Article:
Live Review: Bingley Music Live [Myrtle Park, Bingley, West Yorkshire] August 31 – September 2, 2012

One of the best things about Bingley is its intimacy. You don’t have to trek miles to get from your tent to the stage, or from the stage to the […]

One of the best things about Bingley is its intimacy. You don’t have to trek miles to get from your tent to the stage, or from the stage to the food, or from the food to the toilets.

It also means that you can get really close to the bands and artists that you love and see the sweat bead on their foreheads (if you’re into that sort of thing). Another great feature of this festival is the eclectic nature of the acts that perform. From 60s motown legends through to morbid indie bands to modern dubstep artists, there is something for everyone, and people from all walks of life turn up.

DAY ONE

Narrowly avoiding girl band Stooshie (think wannabe P!nk x3), the Soundsphere team arrive just in time for Kids In Glass Houses. Really working the crowd, the welsh pop-punk rock band had everyone bopping along to favourites such as ‘Give Me What I Want’ and ‘Matters At All” as well as a song from their newest record, ‘In Gold Blood’ that (most of) the public have not yet heard. Encouraging the crowd to “dance like idiots”, the vocalist Aled Phillips proceeds to lead the charge and bounce like a fool enjoying the music and managed to tangle himself in the mic cord. Thoroughly entertaining.

Next up, a bit of classic 60s motown from Martha Reeves And The Vandellas. Not our usual fare here at Soundsphere but there was no denying that Martha belts out those well-known songs with style and grace.

The Charlatans are on the main stage next, and the lead singer Tim Burgess’ bleach blonde crop of hair and grungy style evoked britpop 90s perfectly, though being able to see his face might have been nice. They give a stellar performance, performing songs from their back-catalogue such as ‘The Only One I Know’ that the crowd sang along to and enjoyed immensely.

DAY TWO

Making it in to the arena at about 3pm, The Jim Jones Revue are playing and they own the stage with their old school bluesy rock and roll. A fun set, they seem to enjoy their time entertaining the masses. Space. The final frontier? Nope, a 90’s Liverpudlian band that rocked the world with the words: “Shock shock horror horror, shock shock horror/ The female of the species is more deadly than the male” back in the day. An enjoyable watch, their stage presence verges on the edge of magic act (see the keyboardist’s fez for proof) but their newer tracks like ‘Attack Of The Fifty Foot Kebab’ are endlessly entertaining, if nothing new.

Deciding to miss a young woman named Delilah on the account of she was too poppy and R&B inclined for our untrained ears, we head back to the stage for The Pigeon Detectives (pictured above, in the intro). The whole band is full of energy, soon the lead Matt Bowman’s usual curly mop is wet from sweat as he put his all into the performance. A Yorkshire band, they play popular songs ‘Take Her Back’, ‘I Found Out’ and ‘I’m Not Sorry’, rocking the crowd with their high-energy indie rock.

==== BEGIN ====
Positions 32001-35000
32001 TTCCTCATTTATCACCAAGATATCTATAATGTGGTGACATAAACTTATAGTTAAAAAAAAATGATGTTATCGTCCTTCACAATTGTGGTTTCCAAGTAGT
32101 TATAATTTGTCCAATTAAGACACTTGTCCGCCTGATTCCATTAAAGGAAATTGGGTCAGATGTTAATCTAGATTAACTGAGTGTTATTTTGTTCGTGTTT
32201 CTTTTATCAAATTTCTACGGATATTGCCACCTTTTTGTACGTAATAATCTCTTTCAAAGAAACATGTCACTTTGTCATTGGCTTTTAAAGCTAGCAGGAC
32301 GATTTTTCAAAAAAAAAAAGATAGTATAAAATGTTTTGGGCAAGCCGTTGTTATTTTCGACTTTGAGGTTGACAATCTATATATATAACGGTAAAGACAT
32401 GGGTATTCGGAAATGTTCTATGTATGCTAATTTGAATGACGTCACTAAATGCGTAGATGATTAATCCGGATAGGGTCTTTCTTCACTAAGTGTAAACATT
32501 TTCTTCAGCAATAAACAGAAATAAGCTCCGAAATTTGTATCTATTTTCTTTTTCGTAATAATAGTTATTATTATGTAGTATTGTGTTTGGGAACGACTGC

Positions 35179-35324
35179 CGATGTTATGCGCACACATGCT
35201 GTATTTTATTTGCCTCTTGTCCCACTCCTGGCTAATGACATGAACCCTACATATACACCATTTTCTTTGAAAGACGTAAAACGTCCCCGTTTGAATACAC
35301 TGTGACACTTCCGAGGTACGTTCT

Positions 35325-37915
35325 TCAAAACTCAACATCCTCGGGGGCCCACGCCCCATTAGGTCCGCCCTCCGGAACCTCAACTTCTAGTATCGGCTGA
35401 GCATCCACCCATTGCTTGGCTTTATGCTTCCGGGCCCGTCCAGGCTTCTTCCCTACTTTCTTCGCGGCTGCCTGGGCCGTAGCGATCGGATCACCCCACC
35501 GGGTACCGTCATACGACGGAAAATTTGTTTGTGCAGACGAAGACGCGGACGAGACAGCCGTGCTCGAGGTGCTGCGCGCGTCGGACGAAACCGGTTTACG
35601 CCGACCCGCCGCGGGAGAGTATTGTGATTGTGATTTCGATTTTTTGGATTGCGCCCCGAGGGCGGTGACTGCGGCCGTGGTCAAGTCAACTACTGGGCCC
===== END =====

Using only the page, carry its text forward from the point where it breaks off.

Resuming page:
Headlining act Razorlight finish off the day pleasantly with their name in lights and their brand of soft messy-haired indie hooks. Playing such hits as ‘In The Morning’ and ‘Golden Touch’ as well as all the others, Razorlight perform their songs with the expected gusto and there is (honestly) nothing to fault.

The night ends spectacularly with a bout of stunning fireworks that reaffirms why Bingley is growing in popularity – that feeling that the organisers really care about everyone who attends.

DAY THREE

The last day of the festival; the sun is shining and the people are happy. Not least because Norwegian girl band Katzenjammer are on the main stage. Their blend of folk, pop rock and country is brilliant, and their happy demeanor and the way they swapped instruments every song made it impossible not to bounce along the tune and clap raucously at the end. Definitely one of the highlights of the festival. Hard-Fi are next up and they have the crowd going crazy with their pumped up guitar hooks and anthemic beats.

White Lies are the next band we choose to watch, and we wouldn’t have missed it for the world. Their uplifting sound clashes with lyrics about death, but their emotive words have people swaying and dancing while singing along.

The next artist and final act of the festival is Nero. A dubstep act, they were almost hidden behind their set, made from a wall of TVs, as well as a wall of sound. Striding on with leather jackets and sunglasses (despite it getting darker), they almost looked cool as they dropped the bass on their famous songs, ‘Crush On You’, ‘Promise’ and ‘Guilt’ among many others. Turning the festival into a rave, the younger members of the audience and the much older ones retreated into the darkness, their tents, and home.

Bingley is a festival for those who enjoy the atmosphere of eclectic music, an intimate feel and a caring, family-friendly environment. Each year it gets better and better, whether that be featuring more music, or providing a kids’ Area, Bingley is firmly set to become one of the bigger national festival names in future years.

Words: Darcie Hewitt-Dudding

Images: Jonathan Sillence

Darcie Hewitt-Dudding

About Darcie Hewitt-Dudding

Writer.